Taylor Swift fan sparks debate about concert etiquette: 'It ruins it for literally everyone'

A Swiftie recently had some thoughts to share about one of her fellow concert-goers - so who was in the right?

There's no better feeling than being at a live music event. The excitement of seeing an artist you love - maybe for the first time, maybe for the tenth - and the sense of camaraderie you feel with your fellow fans as you share the experience of hearing the songs that you each relate to in your own unique way performed by your favourite band or singer.

Of course, you're going to sing along. After all, turning the gig into a giant karaoke sesh is the highest compliment you can give the artist. You throw your arms around your newfound friends, perhaps wave your phone in the air instead of a lighter (crazy to think we used to do this!) and belt out the notes at the top of your lungs. This is what memories are made of, right?

Well, maybe not as one aggrieved TikToker shared after a Taylor Swift show (you may have heard that she was in Sydney).

"PSA," the concert-goer captioned their video, "There's a difference between singing and screeching."

The clip in question features the dulcet tones of one very enthusiastic fan who may have missed the mark - as well as several keys of 'All Too Well'.

"PSA: pls don't be like the girl in front of us at concerts," reads the text on the video. "It ruins it for literally everyone around you."

And, lest anyone watching think that this sonic infraction was only for a song or two, the TikToker preemptively clarified that it was not a one-off and that the offending Swiftie had done it all night.


So, who is in the right here, keeping in mind both people probably paid a small fortune to be at the show? The fan who wants to share her appreciation for Tay Tay at the top of her lungs and who, bless her, might not realise that she is bothering the people around her? Or the fan who just wants to hear her favourite artist belt out the tunes that likely have made up the soundtrack to her life thus far?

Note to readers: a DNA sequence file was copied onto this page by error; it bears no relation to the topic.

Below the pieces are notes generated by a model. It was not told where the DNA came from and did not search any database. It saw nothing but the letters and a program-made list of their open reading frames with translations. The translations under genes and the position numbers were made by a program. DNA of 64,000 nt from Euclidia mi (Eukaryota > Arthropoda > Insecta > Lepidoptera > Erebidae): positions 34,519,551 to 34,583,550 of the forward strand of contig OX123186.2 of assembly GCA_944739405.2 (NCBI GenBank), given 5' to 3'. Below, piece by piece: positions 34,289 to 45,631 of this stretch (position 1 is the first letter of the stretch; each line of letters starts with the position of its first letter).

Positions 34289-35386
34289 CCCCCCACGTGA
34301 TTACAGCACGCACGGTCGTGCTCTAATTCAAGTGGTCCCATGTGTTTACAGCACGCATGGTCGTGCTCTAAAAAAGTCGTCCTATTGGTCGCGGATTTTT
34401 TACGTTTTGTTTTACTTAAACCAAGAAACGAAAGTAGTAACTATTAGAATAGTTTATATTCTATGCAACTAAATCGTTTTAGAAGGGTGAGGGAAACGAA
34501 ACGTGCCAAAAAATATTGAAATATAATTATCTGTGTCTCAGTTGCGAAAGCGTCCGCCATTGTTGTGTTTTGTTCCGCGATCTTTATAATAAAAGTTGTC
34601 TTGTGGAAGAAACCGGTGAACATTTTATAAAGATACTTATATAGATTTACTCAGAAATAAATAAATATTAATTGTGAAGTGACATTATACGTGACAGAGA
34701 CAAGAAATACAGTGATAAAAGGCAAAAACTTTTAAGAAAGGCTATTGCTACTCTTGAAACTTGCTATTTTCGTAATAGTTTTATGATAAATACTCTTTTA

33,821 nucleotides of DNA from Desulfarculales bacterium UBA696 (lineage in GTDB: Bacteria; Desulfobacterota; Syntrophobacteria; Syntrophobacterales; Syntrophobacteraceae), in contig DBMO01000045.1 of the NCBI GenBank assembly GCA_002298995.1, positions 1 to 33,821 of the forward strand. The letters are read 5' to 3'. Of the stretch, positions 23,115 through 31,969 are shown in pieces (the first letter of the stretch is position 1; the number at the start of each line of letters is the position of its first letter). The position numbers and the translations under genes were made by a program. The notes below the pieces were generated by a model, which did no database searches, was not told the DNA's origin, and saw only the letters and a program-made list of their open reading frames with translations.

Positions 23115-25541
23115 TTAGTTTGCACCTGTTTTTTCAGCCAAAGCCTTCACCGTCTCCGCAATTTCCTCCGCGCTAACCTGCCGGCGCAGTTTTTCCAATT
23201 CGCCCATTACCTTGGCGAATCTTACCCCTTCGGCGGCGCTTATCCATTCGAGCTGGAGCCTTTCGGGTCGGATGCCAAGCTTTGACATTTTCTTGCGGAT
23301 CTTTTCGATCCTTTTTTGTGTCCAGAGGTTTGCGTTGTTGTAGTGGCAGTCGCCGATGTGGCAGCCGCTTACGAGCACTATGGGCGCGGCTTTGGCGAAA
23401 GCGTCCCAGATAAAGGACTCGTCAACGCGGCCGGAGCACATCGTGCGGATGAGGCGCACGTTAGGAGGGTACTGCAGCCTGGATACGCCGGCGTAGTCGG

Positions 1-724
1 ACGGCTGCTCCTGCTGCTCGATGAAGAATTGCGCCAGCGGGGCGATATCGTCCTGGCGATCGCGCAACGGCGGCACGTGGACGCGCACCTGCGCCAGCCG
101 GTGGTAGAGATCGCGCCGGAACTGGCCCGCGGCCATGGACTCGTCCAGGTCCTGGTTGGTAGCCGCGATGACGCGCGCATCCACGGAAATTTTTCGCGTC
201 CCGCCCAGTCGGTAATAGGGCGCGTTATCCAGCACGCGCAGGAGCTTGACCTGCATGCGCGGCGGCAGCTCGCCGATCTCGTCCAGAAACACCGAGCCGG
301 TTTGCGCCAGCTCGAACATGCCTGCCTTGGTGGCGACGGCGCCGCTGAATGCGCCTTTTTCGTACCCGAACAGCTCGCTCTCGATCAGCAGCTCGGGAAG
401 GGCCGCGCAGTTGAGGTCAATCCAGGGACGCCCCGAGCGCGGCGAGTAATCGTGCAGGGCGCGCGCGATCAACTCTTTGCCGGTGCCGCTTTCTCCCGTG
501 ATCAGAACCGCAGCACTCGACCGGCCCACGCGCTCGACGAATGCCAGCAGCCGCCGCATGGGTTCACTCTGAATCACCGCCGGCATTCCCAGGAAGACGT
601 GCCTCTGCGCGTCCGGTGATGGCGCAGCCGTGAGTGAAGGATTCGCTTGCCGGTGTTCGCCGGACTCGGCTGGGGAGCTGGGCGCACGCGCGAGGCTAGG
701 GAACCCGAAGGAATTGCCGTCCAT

The comments were, as you might expect, a mixed bag and therefore no help to me as I tried to decide whose side I was on.

"She's literally me," said one person (although I am fairly certain she meant to say 'figuratively') while another showed solidarity saying, "If I waited a whole year to see my favourite artist, I am screaming."

A few people seemed to think that context was important and that the screeching could be excused because it was during 'All Too Well.'

"NGL, if ur not screaming during All Too Well then what are u doing?" one person asked. Another said "It's All Too Well, you can't expect me not to scream it"

Scream louder, Taylor can't hear you! Credit: Getty Images
Scream louder, Taylor can't hear you! Credit: Getty Images

Then there were the people who agreed with the TikToker that the girl in question should've taken heed of Taylor's advice when she said 'you need to calm down...'

"Absolutely," one said. "This happened at my concert. The girl next to me did this the entire night. Not ok, could barely hear Taylor."

One brave person even recounted that they'd had a polite word with a group of girls who had been doing the same thing and that they had zero regrets about doing so.


Ultimately, what I, personally, love about live music (and music in general), is how freeing and primal it is and I think everyone should be able to enjoy it in a way that feels authentic to them (as long as they are not causing harm to others.) Yes, I think that we should also be courteous of other music lovers but as soon as we start dictating how people should sing along at concerts, I think we've missed the point of what music is all about. Music, after all, is the ultimate equaliser in a world that is anything but fair.

Perhaps my favourite responses to the TikToker's Taylor dilemma were the ones suggesting loop earplugs - designed specifically for concerts - that can drown out sounds other than the artist you've paid to see.

As someone who is partially deaf in one ear from standing too close to a speaker during a Smashing Pumpkins gig when I was 15, I reckon this is solid advice and could just be the key to everyone enjoying live music however they damn well please.

Rock on, dear friends!

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